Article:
“I can do all things through Christ who strengthens me” (Phil. 4:13, NKJV). This was the call and response given by musician Nicole C. Mullen for the commitment service that closed out the 2023 North American Division (NAD) Educators’ Convention held this August 7-10 in Phoenix, Arizona. For three days, educators from across North America, some traveling from Caribbean islands and corners of British Colombia and islands in the Pacific Ocean, gathered to hear about new ministries designed to support schools and be blessed by breakout sessions. Throughout the event, many attendees indicated that they felt the presence of the Holy Spirit.
On the morning of the fourth and final day, teachers who would step into classrooms that following week felt anticipation, exhilaration, and appreciation. Nicole C. Mullen set the tone through her music. Then G. Alexander Bryant, president of the NAD, rose to speak. He began by thanking Arne Nielsen, the vice president of education for the North American Division, his team's dedicated work in making the conference such a blessed and well-executed event. Bryant then addressed the teachers, recognizing their oft-overlooked efforts to invest in their students and uphold the tenets of Adventist Education.
It is the observation of upholding Christian principles in every avenue of a child's life that was a core facet of Bryant's keynote address, which drew on the conference’s theme “Something Better.” As he opened with Daniel 1:3 and Deuteronomy 6:7, Bryant shared the biblical examples of the Children of Israel, the Children of Kings, and the Children of Princes being brought together to train as the best in the land.
Bryant drew from the famous story of Daniel and his peers exceeding the other men into the present day, sharing how our children exist as Children of Israel. He observed, “The Children of Israel had a plan that the Children of Kings and the Children of Princes didn’t have. And the plan was, they would have been taught the Word of God.”
As he continued, Bryant acknowledged that, like the children of Israel, there is mounting pressure to appease secular standards and methods, encouraging the downplay of Christian principles in our schools. However, it is our commitment to prioritizing the spiritual health of the child that leads to their success. Like the Children of Israel, teachers must commit to the values God is calling us to follow, and not the fickle standards of the world. And like the men in that story, they proved that their methods allowed them to be 10 times better.
Bryant declared, “They had God’s plan, and because they followed God’s plan, they received God’s favor and they received something better.” Teachers’ impact and import are within a legacy agenda given by God. Many of the teachers were reminded that they hold a critical role in the upbringing of children.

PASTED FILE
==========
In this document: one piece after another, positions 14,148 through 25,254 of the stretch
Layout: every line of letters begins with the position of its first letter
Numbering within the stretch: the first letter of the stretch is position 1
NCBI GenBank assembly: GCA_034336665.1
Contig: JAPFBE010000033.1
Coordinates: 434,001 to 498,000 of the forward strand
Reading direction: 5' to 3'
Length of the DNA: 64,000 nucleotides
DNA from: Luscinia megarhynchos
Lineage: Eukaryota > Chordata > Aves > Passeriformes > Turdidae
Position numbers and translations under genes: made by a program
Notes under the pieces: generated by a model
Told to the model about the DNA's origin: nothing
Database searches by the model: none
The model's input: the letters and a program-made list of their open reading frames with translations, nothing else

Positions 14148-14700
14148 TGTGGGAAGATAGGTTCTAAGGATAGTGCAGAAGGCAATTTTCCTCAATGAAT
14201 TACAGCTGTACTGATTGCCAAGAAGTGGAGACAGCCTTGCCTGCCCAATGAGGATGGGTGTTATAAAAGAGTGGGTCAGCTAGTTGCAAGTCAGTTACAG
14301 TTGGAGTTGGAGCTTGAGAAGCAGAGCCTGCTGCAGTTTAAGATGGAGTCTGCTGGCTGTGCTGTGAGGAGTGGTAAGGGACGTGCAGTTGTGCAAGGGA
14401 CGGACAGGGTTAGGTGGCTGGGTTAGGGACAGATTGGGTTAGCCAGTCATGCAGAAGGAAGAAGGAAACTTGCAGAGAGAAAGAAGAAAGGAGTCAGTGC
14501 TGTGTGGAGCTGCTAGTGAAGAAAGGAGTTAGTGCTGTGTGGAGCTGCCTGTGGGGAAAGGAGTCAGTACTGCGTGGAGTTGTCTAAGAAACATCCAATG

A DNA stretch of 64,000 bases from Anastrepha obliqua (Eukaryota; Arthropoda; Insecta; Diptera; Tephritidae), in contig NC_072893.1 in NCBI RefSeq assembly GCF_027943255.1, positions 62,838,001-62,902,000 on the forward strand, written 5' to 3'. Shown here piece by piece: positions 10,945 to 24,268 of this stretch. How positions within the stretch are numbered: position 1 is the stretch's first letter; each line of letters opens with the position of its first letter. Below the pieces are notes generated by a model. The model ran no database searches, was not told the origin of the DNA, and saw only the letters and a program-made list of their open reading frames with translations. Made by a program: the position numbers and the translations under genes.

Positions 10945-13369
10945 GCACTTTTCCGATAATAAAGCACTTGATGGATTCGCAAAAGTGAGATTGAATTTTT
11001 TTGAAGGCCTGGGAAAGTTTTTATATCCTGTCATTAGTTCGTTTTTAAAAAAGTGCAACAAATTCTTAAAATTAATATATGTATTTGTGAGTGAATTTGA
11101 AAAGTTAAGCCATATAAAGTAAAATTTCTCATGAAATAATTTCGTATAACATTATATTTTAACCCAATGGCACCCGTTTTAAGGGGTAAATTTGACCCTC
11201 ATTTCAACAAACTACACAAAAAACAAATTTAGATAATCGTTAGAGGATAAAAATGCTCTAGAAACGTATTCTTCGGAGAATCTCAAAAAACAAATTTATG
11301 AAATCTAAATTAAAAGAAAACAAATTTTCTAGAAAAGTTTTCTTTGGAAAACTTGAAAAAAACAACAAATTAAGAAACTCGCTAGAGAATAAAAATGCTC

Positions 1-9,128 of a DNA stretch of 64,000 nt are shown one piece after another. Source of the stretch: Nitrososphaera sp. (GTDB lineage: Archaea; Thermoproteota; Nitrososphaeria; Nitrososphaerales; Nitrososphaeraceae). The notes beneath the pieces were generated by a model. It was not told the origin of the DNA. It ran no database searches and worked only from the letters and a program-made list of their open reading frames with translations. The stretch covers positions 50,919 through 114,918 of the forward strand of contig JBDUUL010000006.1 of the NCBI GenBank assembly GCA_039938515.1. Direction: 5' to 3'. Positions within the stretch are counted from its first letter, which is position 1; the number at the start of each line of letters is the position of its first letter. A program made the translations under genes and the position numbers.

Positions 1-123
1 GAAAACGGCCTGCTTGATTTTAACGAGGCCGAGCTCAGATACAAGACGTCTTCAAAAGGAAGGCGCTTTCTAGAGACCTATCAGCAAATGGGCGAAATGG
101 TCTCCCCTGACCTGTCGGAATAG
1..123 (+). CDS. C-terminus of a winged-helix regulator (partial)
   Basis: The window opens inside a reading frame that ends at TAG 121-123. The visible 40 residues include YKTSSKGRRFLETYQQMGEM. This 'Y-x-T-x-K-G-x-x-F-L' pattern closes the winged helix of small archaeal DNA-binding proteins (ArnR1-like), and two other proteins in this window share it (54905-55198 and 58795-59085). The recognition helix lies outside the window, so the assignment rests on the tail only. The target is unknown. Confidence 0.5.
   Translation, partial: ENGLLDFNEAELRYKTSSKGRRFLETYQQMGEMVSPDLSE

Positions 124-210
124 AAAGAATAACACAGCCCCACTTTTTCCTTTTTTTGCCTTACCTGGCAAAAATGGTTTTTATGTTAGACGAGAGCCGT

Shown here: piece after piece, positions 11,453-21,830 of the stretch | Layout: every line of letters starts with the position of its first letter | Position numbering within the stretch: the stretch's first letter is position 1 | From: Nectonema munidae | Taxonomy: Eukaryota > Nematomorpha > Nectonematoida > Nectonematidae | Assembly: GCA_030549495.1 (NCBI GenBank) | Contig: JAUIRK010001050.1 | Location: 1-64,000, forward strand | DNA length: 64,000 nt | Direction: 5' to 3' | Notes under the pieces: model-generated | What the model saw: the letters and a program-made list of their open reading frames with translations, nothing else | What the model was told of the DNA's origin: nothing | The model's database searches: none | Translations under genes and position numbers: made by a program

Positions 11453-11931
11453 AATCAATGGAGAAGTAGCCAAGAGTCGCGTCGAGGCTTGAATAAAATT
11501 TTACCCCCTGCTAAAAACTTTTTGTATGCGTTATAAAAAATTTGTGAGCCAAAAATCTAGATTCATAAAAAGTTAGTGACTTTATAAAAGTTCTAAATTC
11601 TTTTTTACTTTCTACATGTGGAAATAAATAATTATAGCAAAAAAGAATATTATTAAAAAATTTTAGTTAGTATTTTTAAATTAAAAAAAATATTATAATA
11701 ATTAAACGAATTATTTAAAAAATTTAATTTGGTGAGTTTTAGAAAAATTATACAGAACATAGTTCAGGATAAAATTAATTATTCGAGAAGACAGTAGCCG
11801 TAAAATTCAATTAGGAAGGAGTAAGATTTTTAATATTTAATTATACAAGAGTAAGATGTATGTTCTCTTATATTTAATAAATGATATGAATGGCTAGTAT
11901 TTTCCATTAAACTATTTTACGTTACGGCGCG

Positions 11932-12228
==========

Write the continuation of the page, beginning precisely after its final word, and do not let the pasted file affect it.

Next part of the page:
“Teachers intersect the lives of students at critical times in critical ways. God uses you to speak — sometimes it’s not a word, it’s a smile, it’s a touch on the shoulder. God is using you to fulfill His plan,” Bryant said. “All of us have teachers that we can look back on and say they intervened in our life at a critical time. All of us have stories. And guess what? You are some student’s story. You are a fulfillment of God’s plan. You are the secret sauce to something better. You are the instrument that God uses to transform and change lives. You will be the reason some student tells their story of how you intervened at a critical time and changed the trajectory of their lives. God’s plan and God’s favor bring about something special.”
Bryant acknowledged that teachers who have found their calling in education are often faced with seemingly insurmountable odds. He did not dismiss the challenges facing teachers on a yearly, sometimes daily basis. But he also reminded attendees that, in recognizing factors that are out of an educator's control, they are still called to courageously do what God has placed them to do, which is to teach. “When the deck is stacked against you, you [still] teach.”
This is a rousing call, serving to recognize the special calling of educators, recognize that issues exist, and encouraging them to prayerfully persist nonetheless. Bryant's words are a reminder that all educators who are able to see their students as children of God worthy of more than the bare minimum and exist as more than a statistic are under God’s watch care.
Bryant concluded by saying, “The results of our teaching doesn’t end with a graduation or diploma. … Your teaching ends when one day He that shall come will come and shall not tarry. God desires all children to have something better not only down here, but something better out there. That’s why we teach.”